Harmful Effect Of Neglect

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Harmful Effect of Neglect

Monroe College

P. Young

Harmful Effect of Neglect


Child abuse and neglect are also associated with numerous mental health problems. For example, in a nationally representative sample of the United States, child sexual abuse was associated with 14 subsequent mood, anxiety, (U.S. Department of Health and Human Services 2008) and substance use disorders among women, and 5 among men. Conduct disorder, oppositional defiant disorder, depression, and generalized anxiety disorder are a few of the psychiatric problems associated with physical abuse among children and adolescents in a community-based probability sample. Emotional abuse may result in serious mental health problems as well, though its long-term consequences have yet to be studied. (Straus 2001)


If maltreatment is identified in a timely manner, there are efficacious treatment options that can prevent sequelae from affecting children across their life span. However, many children never receive treatment. Still, some children and adults are resilient to the negative effects of child abuse and neglect. Protective factors such as strengths and supports both within a child and in a child's social environment may affect this resiliency. Gains have been made in development of efficacious treatment strategies of those who have suffered from child abuse and neglect. (Olafson 2005) However, true primary prevention entails prevention of perpetration of the abusive and neglectful behaviors; research into efficacious primary prevention strategies is currently in infancy. Perpetration of child abuse and neglect is thought to result from a complex combination of individual, family, community, and societal factors. (Molnar 2001) At the individual level, some characteristics of caregivers who abuse or neglect children include mental health problems, including substance abuse, and a caregiver's own history of witnessing violence or being a victim of child abuse or neglect in the past. At the family level, violence between adult caregivers is a risk for child abuse and neglect.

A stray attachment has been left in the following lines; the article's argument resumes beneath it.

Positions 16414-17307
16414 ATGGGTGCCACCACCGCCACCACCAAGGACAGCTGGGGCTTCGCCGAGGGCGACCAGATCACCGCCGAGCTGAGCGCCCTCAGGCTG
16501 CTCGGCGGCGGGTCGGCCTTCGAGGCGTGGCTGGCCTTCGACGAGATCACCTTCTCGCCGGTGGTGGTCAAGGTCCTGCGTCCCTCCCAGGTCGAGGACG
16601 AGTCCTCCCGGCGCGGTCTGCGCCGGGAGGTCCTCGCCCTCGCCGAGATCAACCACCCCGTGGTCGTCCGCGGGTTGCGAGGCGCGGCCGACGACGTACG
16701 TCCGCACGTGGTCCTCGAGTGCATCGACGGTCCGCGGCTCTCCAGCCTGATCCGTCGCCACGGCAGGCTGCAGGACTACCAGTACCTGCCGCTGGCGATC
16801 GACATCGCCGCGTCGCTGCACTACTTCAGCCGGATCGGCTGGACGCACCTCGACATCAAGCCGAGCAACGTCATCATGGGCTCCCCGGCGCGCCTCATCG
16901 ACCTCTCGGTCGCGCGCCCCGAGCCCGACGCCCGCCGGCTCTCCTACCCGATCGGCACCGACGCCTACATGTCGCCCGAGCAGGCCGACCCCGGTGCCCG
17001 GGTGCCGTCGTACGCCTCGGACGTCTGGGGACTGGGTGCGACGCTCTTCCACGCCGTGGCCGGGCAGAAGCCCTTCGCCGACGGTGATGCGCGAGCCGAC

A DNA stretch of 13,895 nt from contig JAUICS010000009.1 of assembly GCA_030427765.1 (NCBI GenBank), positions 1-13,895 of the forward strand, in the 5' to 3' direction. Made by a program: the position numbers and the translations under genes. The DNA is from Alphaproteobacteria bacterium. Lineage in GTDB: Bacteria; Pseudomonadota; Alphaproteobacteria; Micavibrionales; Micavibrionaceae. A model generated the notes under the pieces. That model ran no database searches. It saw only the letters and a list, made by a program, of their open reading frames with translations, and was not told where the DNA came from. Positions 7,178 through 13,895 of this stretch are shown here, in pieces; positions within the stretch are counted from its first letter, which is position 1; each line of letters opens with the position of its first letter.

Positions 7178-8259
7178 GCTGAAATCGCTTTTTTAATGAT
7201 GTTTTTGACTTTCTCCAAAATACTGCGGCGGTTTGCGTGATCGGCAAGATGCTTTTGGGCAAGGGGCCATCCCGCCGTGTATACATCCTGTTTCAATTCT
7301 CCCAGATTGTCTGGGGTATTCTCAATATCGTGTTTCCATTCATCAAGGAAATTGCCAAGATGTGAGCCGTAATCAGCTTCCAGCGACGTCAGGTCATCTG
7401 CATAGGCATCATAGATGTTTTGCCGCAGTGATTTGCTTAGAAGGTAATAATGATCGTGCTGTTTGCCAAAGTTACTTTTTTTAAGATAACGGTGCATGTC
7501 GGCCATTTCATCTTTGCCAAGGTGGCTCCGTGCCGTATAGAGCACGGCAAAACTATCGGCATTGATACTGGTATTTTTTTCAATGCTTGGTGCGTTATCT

High levels of stress from financial or employment problems are other family risk factors. (Kempe 2004) At the community level, cultural norms about treatment and nurturing of children may affect the prevalence of child abuse and neglect. For example, widespread acceptance of high levels of community violence and/or use of severe physical punishment has been associated with higher prevalence of child abuse. However, social networks may protect children from abuse and neglect in that they help caregivers provide safer, healthier environments for children. At the societal level, countries engaging in wars or ongoing conflicts have rates of child abuse and neglect that escalate as the conflict grows and mass displacement occurs. (Haugaard 2006)

There is ongoing debate over how to define different types of child abuse and neglect in reliable, valid, and useful ways. Four general categories are currently recognized: (1) physical abuse, (2) sexual abuse, (3) neglect, and (4) emotional abuse. The most tragic consequence of child abuse and neglect is death of a child; in 2008, it was estimated that 1,100 children died from abuse and neglect in the United States, reflecting a rate of 1.62 children out of every 100,000 children in the ...
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